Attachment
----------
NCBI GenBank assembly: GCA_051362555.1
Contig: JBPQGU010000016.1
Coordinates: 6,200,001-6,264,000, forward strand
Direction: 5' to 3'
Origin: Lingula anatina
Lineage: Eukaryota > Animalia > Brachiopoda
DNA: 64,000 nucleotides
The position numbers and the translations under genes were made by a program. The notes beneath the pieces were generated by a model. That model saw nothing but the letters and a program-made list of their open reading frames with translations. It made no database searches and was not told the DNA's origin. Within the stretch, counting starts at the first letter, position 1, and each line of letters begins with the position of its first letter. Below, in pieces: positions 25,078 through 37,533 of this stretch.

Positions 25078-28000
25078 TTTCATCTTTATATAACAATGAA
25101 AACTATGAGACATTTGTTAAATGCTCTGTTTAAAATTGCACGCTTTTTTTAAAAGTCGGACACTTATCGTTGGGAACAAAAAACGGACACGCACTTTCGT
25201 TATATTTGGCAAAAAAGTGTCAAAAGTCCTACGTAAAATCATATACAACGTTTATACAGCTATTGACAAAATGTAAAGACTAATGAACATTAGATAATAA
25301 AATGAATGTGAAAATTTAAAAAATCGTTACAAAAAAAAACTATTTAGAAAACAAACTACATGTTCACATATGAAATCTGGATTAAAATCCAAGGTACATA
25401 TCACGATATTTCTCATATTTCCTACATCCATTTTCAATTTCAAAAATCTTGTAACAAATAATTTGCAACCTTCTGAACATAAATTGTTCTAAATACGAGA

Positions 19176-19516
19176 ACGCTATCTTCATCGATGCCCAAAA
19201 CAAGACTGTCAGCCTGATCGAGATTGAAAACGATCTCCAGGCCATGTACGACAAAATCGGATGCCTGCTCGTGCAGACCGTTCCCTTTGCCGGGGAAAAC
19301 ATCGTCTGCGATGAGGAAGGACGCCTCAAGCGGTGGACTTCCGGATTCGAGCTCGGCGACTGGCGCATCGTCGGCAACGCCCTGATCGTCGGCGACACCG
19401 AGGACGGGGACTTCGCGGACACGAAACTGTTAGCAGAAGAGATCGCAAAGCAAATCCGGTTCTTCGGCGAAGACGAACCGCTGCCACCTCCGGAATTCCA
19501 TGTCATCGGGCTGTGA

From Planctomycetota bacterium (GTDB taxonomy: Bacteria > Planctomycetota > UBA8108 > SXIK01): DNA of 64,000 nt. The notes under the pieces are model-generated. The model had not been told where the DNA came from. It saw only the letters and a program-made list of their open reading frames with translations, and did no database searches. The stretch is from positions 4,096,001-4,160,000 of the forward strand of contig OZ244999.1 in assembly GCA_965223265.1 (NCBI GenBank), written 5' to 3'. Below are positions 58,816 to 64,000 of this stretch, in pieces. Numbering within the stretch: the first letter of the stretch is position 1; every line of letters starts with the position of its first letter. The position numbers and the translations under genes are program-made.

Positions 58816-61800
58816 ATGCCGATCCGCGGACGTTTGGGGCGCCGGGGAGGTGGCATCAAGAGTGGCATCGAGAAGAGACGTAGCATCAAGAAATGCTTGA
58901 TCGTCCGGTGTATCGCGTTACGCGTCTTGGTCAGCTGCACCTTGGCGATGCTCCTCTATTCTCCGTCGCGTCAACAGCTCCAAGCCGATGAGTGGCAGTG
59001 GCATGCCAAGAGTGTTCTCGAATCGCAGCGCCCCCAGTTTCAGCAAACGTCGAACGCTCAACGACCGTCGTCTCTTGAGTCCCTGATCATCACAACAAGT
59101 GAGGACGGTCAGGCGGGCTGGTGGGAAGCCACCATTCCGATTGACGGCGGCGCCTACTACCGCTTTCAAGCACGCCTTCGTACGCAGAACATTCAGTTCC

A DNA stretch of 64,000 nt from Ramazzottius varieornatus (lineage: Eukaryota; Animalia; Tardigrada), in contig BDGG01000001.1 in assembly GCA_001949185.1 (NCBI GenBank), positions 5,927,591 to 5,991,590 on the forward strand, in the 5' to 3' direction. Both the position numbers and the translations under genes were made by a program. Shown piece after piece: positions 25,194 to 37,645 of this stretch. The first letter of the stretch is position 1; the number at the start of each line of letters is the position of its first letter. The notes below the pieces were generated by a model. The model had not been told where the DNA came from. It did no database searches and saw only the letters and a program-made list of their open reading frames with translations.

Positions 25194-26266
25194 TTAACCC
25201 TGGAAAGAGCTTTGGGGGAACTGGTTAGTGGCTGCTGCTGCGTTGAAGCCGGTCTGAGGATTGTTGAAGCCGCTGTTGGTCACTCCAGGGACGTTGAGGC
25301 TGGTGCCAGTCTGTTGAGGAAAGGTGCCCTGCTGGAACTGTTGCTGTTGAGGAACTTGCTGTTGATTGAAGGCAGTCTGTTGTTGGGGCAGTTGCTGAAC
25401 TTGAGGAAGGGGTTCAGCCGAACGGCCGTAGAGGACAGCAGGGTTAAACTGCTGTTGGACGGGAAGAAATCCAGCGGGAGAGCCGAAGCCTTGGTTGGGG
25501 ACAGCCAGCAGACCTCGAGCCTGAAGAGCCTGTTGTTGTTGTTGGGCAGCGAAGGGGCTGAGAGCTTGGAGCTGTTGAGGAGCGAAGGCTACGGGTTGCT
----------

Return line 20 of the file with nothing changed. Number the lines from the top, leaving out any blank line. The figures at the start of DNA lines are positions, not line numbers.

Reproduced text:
19501 TGTCATCGGGCTGTGA